In my last blog post Lending Club 2012 in Review. Part III: Loan Title, Loan Description and State of Residence, I mentioned that I may take a short break to discuss a few development at PeerCube. In response, I received a suggestion to maintain the continuity of historical data analysis and discuss any PeerCube updates in a small separate section of the blog post. I thought the idea was excellent and time to time I plan to include PeerCube updates at the end of regular blog posts.

The loan details page on PeerCube includes 71 different loan and borrower attributes on one page. This collection of information enables users to  quickly scan loan details to identify any unusual attributes. With the recent changes in Lending Club policies, it is becoming much more important to review the loan details.

PeerCube Loan Details page: Borrower Details
The above screen capture of Loan Details page for a loan shows an example of discrepency that can be caught by reviewing this page. The Home Ownership is self-reported by the borrower. In this case, borrower reports Renting. Total Mortgage Accounts is reported by the borrower's credit report. In this case, credit report mentions borrower has three mortgage accounts.

Depending on your risk profile, you may decide to skip lending to this borrower due to financial uncertainty of the borrower. For example, this borrower may be a divorcee on hook for mortgage payments on a house occupied by ex-spouse, alimony, child support, etc. Such uncertainty about borrower's financial situation raises the risk profile of this loan significantly. Unless a lender was reviewing multiple spreadsheets made available by Lending Club or easy-to-scan one pager for the loan on PeerCube, he or she will misjudge the default risk with this loan.

Cash back rewards on online gift cards


  1. I feel that LendingClub has grown wise to the fact that many D-G grade loans are actually quite trustworthy if one examines the historical data. In this way, developing filters that focus on variables they don't control (DQs, Public records, Credit lines, etc) will maintain validity over time, but I think we will discover less and less of these high quality high interest loans as the LendingClub proprietary model learns to move them into B and C loan grades.

    1. I am not sure how you define "trustworthiness" of D-G grade loans.

      Based on PeerCube historical performance, for mature loans issued between 2007 and 2009, D-G grade loans have default rate of 20.51% and ROI of 6.53% compared to default rate of 13.44% and ROI of 6.74% for all grade loans issued in the same period.

  2. Anil, can you post the model they had before it became proprietary? It would be good to look at considering it will be a clue as to what they still use today.

    1. Simon, the old model is listed in old prospectus. Here is the link for July 2012 prospectus. Other prospectus can be obtained from SEC site.

    2. Just finished reading it, that's really helpful. Thanks Anil.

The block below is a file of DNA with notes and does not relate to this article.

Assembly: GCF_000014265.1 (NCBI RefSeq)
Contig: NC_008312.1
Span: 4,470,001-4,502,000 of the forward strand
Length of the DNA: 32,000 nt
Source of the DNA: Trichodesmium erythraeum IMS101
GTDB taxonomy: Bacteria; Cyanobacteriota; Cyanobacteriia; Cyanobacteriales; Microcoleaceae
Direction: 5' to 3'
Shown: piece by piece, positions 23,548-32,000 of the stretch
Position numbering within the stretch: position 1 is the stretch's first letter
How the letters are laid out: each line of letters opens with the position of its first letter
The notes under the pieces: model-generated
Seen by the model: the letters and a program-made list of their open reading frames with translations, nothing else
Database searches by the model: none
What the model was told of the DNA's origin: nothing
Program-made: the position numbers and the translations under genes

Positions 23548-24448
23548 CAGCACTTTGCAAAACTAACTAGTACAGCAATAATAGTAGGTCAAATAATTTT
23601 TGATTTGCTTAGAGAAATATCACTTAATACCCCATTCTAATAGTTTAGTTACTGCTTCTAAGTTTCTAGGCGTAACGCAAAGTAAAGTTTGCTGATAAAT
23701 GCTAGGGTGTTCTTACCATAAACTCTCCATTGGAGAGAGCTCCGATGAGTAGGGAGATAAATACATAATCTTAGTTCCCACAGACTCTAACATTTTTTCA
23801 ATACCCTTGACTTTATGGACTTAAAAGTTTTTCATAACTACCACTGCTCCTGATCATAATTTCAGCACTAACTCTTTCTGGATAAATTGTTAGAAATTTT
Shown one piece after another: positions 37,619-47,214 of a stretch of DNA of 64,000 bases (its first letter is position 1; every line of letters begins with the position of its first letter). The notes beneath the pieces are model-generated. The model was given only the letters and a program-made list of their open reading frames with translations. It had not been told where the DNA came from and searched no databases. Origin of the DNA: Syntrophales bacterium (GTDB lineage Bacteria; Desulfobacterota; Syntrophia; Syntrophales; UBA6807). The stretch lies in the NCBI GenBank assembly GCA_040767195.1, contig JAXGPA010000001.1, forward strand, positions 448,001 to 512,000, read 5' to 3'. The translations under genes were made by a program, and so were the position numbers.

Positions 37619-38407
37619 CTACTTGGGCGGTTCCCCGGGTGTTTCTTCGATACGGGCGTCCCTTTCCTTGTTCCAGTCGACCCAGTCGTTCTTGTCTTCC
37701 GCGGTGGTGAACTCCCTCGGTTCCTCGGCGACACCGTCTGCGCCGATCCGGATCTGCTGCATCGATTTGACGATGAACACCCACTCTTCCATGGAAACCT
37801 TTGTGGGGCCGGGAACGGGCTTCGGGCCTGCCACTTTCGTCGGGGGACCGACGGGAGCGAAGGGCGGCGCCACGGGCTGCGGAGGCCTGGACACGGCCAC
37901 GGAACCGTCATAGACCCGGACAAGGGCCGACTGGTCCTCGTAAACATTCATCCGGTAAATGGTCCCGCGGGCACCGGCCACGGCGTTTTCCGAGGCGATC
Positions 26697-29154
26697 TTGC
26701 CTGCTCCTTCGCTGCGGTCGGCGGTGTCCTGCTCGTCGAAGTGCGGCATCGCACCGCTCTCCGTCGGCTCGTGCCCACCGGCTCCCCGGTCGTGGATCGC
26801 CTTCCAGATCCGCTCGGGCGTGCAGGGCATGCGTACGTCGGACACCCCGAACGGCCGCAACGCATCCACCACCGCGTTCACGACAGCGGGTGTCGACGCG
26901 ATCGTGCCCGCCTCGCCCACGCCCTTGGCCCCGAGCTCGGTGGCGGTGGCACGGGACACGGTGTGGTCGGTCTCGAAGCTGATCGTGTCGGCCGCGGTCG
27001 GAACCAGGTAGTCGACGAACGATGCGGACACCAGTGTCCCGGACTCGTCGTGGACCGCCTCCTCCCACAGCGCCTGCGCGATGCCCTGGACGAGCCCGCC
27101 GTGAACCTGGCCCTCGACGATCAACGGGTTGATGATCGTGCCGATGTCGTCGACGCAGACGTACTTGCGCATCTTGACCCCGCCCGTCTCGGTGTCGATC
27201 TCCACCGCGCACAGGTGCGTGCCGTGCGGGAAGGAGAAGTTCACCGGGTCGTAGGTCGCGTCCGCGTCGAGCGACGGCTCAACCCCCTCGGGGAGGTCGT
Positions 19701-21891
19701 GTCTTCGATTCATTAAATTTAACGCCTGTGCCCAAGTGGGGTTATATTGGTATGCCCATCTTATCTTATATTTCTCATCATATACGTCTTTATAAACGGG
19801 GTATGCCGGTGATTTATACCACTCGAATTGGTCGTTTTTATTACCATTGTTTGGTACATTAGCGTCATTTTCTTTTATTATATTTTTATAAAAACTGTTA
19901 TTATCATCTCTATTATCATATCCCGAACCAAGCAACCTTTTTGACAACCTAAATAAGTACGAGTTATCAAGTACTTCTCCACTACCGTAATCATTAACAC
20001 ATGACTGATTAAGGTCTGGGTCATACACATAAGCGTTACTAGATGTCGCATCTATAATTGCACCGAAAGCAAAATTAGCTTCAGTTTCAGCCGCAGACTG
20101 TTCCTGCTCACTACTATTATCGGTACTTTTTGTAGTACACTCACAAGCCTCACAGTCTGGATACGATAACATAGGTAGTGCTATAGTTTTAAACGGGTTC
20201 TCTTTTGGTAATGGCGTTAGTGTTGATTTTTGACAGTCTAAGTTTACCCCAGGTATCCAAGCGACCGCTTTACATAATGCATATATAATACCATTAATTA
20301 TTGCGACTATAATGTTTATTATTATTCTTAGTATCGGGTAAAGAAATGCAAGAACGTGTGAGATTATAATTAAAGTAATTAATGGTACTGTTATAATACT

3. "D-G grade loans have default rate of 20.51% and ROI of 6.53%"

    I assume that you meant ROI of 20.51% and default rate of 6.53%?

    "With the credit grade becoming "proprietary" measure, most lenders may benefit by using Interest Rate bins (buckets) instead. Any analysis of historical data based on credit grade will become less valuable due to uncertain changes in credit grade over time."

    Isn't there still a one-to-one relationship between loan grad and interest rate given by: ?

    1. Nope, I meant ROI of 6.53% and default of 20.51%. :-) This ROI and default rate is based on matured loans only issued between 2006 and 2009.

      Number of loans defaulted = 263
      Number of loans fully paid = 1,021
      Default Rate = 263 / (263 + 1,021) = 20.48%

      ROI from defaulted loans = -47.48%
      ROI from fully paid loans = 20.49%
      ROI from matured loans = 6.57%

      Yes, there is one to one relationship with credit grade and interest rate, at a single point in time. Over time, credit grade relationship with loan and borrower attributes can change depending on how credit grade was estimated. But the relationship of interest rate with loan and borrower attribute doesn't change with interest rate.

    2. I am sorry, but I am a bit confused....
      How would you calculate the total ROI for all loans based on the numbers above?

      Also, why is the ROI higher for the fully paid loans than from the matured loans (I assume that fully paid loans were paid before the 36 months were up)?

      Are you saying that a particular loan grade, for example D5, has not always had a rate = 19.72%? I thought that the grade may change with scoring model, but then the interest rate would also change accordingly?

    3. The ROI calculations are described on PeerCube at

      There are only two final status for all loans - Fully Paid (Loans that were paid in full by maturity date or earlier) and Default (Loans that were either charged-off or defaulted without making the fully payment on loan). The ROI is listed for fully paid loans and defaulted loans. I am not comparing fully paid loans with matured loans. Sorry, I am having trouble understanding where is your confusion? You may need to elaborate.

      Lending Club decides and revises interest rate for a particular credit grade once or twice a year.

      Loan Grade is an arbitrary attribute estimated by Lending Club. When Lending Club changes the underlying method for estimating Loan Grade, it breaks the existing relationship of Loan Grade with other loan attributes. Though Interest Rate is decided by Lending Club for a grade, Lending Club can't change the relationship of interest rate with other loan attributes.